But per­haps the sim­plest solu­tion to the mys­tery of why stars stick with Sci­en­tol­ogy is that they feel quite com­fort­able in its grip. I wish Gib­ney had gone fur­ther in expli­cat­ing how the work­ings of Hol­ly­wood dove­tail so nice­ly with the work­ings of Sci­en­tol­ogy. Judg­ing by what’s implic­it in the film, it’s no won­der the film indus­try is loaded up with mem­bers. Both are rapa­cious­ly prof­it-seek­ing cor­po­rate struc­tures; both revolve around celebri­ty-wor­ship; both love dis­plays of rank and sta­tus; both fos­ter ram­pant nar­cis­sism; both set up abu­sive hier­ar­chies that run on para­noia, with under­lings bad­ly treat­ed and bad­ly paid but afraid to speak out about it. And both rely on an amal­gam of neu­roses, fan­tasies and mag­i­cal think­ing — John Travolta’s not the only suc­cess­ful actor-Sci­en­tol­o­gist to be con­vinced that the process of going clear” got him the roles he audi­tioned for, mean­ing his star­dom is direct­ly reliant on Sci­en­tol­ogy, the way some oth­er super­sti­tious actors might attribute suc­cess to a favor­able moon or fail­ure to Mer­cury in retrograde.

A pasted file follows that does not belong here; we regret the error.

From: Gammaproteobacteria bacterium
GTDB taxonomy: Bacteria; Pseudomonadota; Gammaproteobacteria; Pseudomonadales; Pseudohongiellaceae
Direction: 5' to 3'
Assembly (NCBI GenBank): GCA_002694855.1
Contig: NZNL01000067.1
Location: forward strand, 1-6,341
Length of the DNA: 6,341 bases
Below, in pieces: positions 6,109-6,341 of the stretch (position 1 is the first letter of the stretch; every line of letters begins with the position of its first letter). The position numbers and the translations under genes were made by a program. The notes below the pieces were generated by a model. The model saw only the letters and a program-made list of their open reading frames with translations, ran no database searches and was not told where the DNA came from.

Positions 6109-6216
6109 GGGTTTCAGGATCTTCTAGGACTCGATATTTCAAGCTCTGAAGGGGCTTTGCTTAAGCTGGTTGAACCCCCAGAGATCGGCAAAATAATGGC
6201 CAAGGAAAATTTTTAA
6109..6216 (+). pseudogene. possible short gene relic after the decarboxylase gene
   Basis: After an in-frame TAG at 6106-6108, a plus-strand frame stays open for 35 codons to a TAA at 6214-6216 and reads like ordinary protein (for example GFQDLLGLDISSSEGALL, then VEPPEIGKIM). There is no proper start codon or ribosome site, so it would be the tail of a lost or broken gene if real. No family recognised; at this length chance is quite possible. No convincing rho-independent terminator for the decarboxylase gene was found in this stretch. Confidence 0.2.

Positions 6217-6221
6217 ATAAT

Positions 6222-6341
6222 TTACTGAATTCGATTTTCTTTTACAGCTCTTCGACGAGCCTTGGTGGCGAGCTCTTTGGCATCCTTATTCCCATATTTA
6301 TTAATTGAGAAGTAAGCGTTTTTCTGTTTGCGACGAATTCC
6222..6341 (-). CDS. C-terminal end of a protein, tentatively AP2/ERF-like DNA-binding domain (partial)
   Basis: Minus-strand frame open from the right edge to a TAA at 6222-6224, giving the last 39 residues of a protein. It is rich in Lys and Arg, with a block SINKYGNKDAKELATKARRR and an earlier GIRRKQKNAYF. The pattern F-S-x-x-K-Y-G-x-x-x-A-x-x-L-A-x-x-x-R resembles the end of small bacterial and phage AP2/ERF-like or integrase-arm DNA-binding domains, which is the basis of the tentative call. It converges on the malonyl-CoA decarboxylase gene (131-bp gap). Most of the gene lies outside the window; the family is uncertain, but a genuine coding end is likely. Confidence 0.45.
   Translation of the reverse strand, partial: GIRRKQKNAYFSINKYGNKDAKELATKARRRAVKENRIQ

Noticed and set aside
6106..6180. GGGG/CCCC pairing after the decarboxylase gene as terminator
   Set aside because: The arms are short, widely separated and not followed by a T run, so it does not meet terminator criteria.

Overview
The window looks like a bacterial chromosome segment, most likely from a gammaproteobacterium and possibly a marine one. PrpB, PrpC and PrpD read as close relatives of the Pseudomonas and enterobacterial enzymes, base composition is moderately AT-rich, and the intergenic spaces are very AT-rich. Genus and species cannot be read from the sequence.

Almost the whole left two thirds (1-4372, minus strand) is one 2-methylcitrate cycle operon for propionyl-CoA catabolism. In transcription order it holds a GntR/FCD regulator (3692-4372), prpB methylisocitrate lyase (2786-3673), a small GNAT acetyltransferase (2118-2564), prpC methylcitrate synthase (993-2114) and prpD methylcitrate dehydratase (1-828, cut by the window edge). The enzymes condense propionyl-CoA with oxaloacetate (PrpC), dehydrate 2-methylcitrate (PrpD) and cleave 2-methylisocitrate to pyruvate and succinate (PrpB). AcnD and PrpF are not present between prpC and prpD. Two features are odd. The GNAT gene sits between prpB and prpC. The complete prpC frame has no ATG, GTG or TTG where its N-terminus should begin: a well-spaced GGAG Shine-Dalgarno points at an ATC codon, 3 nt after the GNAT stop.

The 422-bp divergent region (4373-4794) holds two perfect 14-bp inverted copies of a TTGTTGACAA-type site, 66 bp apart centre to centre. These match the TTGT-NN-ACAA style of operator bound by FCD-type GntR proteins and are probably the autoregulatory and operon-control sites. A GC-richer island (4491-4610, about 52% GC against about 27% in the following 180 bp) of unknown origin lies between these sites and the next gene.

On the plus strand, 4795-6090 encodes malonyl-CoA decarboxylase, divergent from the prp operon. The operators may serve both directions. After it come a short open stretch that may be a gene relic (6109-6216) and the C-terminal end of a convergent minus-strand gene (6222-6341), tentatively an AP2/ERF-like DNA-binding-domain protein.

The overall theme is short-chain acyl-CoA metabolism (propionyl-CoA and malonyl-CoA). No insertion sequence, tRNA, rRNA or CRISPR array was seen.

There’s no ques­tion that the fas­ci­na­tion with star Sci­en­tol­o­gists is dri­ving most of the pub­lic­i­ty for the film, even if Gib­ney did drop the Hol­ly­wood” out of Wright’s book title, Going Clear: Sci­en­tol­ogy, Hol­ly­wood, and the Prison of Belief. It should be not­ed that his film also deals with the per­plex­ing way so many non-stars cling to Sci­en­tol­ogy, even the most abused Sea Org mem­bers fight­ing to stay in the Hole” where they’re harsh­ly over­worked, demeaned and tor­tured, some­times for years on end. But let’s face it: We under­stand pret­ty well how read­i­ly cowed and brain­washed peo­ple are when they have no mon­ey or pow­er or ready access to escape routes. 

That brings us right back to stars again.